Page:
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Buying a Fixer Upper in Italy

A couple of years ago, property pages across the globe picked up the story of a former Dominican monastery in picturesque Modigliana that was on the market for the sum of one Euro. It’s an extreme example, but it demonstrates why so many people are tempted to enter the Italian property market by purchasing a fixer upper. Here, we offer some tips for making it happen and avoiding making any decisions you later regret.

Understand the scale of the task

That particular property was priced at one Euro for a reason. The sellers, in this case the local council, wanted to ensure it would be preserved and that would mean someone investing up to two million Euros into its restoration. Even at a purchase price so low, it would likely be a labour of love and might need more investment than its ultimate resale value.

Most buyers will be looking to spend five or six figures on their fixer-upper, so understanding the nature of what’s needed is vital. Spend a little on professional inspections. Modernizing kitchens, rewiring and redecorating are inevitable costs that you can calculate upfront. But when it comes to issues like restoring water damage or addressing subsidence, you’ll need an expert to tell you the extent of the problem and the likely cost.

Communicate with the local authority

Be under no illusion, Italian local authorities can be highly bureaucratic. As a general guide, you will usually be allowed to extend a property by up to around a third. But you will need a professional surveyor to draw up the plans, then you must submit them to the correct authority, pay the fee and then be ready to wait for a decision.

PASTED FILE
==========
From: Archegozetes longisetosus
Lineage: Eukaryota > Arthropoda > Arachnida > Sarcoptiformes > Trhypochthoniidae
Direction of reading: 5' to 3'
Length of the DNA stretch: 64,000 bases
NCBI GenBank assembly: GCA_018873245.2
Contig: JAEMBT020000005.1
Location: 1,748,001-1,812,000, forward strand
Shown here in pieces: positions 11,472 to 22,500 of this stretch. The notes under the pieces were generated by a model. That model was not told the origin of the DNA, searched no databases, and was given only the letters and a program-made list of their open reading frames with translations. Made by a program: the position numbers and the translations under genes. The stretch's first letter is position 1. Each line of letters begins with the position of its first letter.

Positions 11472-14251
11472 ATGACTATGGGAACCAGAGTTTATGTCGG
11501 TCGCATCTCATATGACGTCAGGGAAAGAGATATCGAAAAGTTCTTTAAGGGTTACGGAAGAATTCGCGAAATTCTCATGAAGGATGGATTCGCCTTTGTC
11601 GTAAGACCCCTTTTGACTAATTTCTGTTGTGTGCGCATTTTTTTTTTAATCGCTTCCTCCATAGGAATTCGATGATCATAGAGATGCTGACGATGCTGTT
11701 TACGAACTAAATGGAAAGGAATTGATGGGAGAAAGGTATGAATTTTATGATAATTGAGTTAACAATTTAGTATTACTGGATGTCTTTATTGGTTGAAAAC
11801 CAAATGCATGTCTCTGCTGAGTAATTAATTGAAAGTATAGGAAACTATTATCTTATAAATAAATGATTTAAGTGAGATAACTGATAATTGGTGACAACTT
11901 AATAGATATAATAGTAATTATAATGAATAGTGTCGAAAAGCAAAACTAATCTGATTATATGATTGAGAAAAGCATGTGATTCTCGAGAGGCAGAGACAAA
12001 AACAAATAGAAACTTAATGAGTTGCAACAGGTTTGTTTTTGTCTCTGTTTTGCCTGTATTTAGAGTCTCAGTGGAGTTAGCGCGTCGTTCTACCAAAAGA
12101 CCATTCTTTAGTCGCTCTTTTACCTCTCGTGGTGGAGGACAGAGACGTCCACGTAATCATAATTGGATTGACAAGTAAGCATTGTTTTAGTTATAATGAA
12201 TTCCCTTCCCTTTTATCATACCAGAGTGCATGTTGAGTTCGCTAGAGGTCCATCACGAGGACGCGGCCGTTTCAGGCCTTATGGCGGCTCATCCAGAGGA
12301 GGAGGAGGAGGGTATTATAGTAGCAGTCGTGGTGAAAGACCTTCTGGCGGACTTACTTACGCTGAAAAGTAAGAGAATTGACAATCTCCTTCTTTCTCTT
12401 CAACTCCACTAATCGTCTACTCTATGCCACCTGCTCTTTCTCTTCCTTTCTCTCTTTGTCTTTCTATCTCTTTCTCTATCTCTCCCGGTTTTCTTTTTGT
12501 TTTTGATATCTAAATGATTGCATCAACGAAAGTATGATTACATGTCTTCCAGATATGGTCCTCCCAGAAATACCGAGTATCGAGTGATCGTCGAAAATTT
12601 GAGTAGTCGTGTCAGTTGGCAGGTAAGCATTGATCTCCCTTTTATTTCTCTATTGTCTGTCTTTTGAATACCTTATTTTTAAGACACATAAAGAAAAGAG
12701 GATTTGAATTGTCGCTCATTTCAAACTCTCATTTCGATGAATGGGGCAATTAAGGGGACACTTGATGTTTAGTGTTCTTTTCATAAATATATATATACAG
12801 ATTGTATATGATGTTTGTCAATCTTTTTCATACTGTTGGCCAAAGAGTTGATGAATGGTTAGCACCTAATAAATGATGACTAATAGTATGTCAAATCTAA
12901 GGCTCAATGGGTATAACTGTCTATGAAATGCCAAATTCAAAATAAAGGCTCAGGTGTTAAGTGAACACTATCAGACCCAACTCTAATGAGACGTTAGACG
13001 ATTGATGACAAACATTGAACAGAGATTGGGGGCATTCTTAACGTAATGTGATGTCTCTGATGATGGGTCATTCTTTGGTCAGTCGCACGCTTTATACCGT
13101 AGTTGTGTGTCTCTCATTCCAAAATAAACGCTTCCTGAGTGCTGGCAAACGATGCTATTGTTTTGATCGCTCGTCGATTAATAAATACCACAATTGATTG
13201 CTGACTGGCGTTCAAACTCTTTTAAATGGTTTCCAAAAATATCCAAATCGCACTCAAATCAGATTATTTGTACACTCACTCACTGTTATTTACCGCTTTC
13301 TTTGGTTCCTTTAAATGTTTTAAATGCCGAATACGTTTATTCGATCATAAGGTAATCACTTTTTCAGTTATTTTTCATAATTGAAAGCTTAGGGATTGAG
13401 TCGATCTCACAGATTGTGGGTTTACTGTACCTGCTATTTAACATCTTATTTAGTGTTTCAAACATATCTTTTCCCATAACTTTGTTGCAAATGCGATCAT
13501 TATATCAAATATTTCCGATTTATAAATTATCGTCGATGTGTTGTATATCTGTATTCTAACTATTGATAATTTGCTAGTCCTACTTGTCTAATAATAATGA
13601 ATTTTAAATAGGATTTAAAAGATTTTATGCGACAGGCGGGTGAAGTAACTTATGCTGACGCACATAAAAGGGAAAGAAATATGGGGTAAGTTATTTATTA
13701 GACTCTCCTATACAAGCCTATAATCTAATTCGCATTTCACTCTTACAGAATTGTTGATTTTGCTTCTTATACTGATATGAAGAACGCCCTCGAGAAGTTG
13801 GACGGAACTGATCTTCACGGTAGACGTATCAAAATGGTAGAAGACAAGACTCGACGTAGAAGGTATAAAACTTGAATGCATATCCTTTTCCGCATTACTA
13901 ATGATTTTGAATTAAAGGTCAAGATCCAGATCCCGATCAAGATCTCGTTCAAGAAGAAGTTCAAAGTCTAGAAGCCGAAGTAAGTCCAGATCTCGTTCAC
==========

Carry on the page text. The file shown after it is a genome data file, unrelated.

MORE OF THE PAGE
For a large scale project like the one we saw above, the fee could easily run to €10,000 or more and you might have to wait six months for a decision. Of course, if you are renovating an apartment or town house, it will be less painful!

Set a schedule

With the necessary permits in hand, you will be eager to get started. If you have the skills to do some of the work yourself, and only need to bring in contractors for specific tasks like laying concrete or installing gas and electricity, all to the good.

H

owever, if you will be relying on a team of builders and contractors to do most of the work, strongly consider employing a local project manager to oversee things. This is especially important if you don’t speak good Italian or if you are inexperienced in property renovation. Schedules and deadlines will be expected, and if you don’t set them, you can’t be surprised if nobody sticks to them! Penalties for delays are not unusual, as long as you are transparent from the outset and everyone is clear on what is to be done when.

Your Italian dream

A fixer upper is a perfect way to acquire your own unique slice of Italy. Just be sure to follow the above tips, to ensure your Italian dream doesn’t become an Italian nightmare.

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